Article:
A woman has told how she was bullied and made to feel like a “freak show” after losing large parts of her face to a rare flesh-eating bug.
Janine Violet Light developed the life-threatening condition, necrotising fasciitis, while she was being treated for leukaemia, a blood cancer that was detected when she was only two-years-old.
She was subsequently left with rotting tissue and disfigurement post-surgery, and faced cruel taunts due to her appearance.
Now 35, Janine, who lives in North Belfast, has undergone multiple operations and is hoping a US surgeon may be able to reverse some of the effects of her facial scarring through reconstructive surgery.
She told Jam Press: “This surgery will make a big difference to my life, changing how I look and giving me a lot more self-confidence; helping me feel more like me.
“It’s hard for me when I have to go out to the shop or just walk around with my hubby, friends and family due to the verbal abuse I receive, including name-calling from young people.”
The years of bullying have left her feeling “worthless” and “like I don’t belong here, as if I am some sort of freak show for everyone to make fun of”.
Janine was originally seen and operated on by Dr Ian Jackson, who has since passed away. He mentored Dr Kongrit Chaiyasate, who has offered to operate on Janine free of charge.
Dr Chaiyasate, based near Detroit, Michigan, said: “I have a unique skill-set that I feel should be shared for those in need regardless of their circumstance.
“The fact that she is still experiencing bullying and isolation for her appearance really affects me, especially as a parent.
“One of the most rewarding parts of my job is being able to give back what has been taken from somebody.”
Dr Chaiyasate works predominantly with breast reconstruction patients, paediatric patients with craniofacial differences, and large trauma or cancer reconstructions.
He believes that Janine has outgrown the reconstruction that was done to her two decades ago and now hopes to establish facial harmony and facial movement in her.
Dr Chaiyasate added: “We would like to restore her smile and her blinking mechanisms by connecting the nerve graft from the normal side to an affected side.
“We then will put muscle on the nerve graft so that she can smile and blink.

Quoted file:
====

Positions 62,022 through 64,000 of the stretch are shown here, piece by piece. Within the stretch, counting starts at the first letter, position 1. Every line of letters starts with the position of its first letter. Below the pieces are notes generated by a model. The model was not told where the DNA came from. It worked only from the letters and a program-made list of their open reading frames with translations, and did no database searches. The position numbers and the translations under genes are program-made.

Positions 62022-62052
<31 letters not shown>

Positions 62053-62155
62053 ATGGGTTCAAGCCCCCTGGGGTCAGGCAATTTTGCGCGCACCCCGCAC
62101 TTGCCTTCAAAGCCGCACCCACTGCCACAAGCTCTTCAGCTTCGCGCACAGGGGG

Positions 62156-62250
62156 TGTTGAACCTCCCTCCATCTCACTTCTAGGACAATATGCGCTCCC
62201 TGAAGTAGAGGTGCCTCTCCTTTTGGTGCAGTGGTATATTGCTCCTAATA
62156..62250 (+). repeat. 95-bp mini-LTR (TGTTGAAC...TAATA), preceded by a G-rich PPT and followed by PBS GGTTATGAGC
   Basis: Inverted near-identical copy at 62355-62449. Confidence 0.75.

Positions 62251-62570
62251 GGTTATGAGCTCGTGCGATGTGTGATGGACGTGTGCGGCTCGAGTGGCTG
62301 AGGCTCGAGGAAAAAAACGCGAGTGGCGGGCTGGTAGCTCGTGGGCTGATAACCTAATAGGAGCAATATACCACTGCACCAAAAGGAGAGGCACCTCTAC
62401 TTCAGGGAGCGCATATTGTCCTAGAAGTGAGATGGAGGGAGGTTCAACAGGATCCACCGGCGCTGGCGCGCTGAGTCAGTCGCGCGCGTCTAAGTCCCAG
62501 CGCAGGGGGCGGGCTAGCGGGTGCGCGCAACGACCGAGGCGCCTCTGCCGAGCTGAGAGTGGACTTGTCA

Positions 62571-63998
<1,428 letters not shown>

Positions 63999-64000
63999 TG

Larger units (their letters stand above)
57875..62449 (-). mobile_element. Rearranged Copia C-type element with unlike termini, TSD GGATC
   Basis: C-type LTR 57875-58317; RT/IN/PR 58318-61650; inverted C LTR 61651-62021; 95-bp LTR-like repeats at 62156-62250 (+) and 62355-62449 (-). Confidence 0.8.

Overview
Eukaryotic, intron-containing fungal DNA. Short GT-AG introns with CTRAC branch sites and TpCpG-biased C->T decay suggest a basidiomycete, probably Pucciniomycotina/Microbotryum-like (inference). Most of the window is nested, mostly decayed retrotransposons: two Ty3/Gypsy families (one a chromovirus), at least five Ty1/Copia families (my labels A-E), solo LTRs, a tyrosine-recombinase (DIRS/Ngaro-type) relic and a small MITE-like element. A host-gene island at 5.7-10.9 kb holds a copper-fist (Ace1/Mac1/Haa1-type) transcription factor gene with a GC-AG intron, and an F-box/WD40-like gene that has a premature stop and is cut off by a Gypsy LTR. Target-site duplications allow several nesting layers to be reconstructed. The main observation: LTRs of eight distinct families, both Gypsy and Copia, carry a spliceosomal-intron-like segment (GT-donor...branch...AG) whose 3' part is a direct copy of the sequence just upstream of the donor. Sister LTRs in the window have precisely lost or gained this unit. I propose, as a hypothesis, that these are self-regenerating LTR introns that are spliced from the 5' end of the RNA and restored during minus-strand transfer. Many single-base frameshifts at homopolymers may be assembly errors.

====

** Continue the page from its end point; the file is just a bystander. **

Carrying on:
“We also want to work on her previous reconstruction to match the other side.
“I am hoping to restore not only function but some aesthetic balance as well.
“If she can eat and drink as normal and walk down the street without having to hide her face I will have done my job.”
Dr Chaiyasate estimates the entire surgery will take the best part of a day to complete and will be tedious and intricate.
He added: “We are working with minuscule blood vessels and nerves but I have full confidence in the ability of myself and my team.
“The risks are similar to risks associated with any long surgery and bleeding, infection, or failure of reconstruction is the most concerning.”
But while Dr Chaiyasate will be operating on Janine for free, a GoFundMe page has been set up to cover the costs of her travel to the US as well as hospital funds and accommodation.
Janine hopes to raise the $100,000 (£76,500) needed as soon as possible so that she can travel to the US as soon as coronavirus travel restrictions are relaxed.
She said: “I aim to have the surgery done as soon as the funds needed are there and as soon as I am allowed to travel.
“I appreciate everything anyone does to help to get me to the USA to see Dr Chaiyasate.
“If I was able to get over to the USA and have my surgeries, it would really mean an awful lot to me, it would be a dream come true to be able to feel like I actually belong here, and would enable me to walk past the bullies without them calling me names and making me feel worthless.”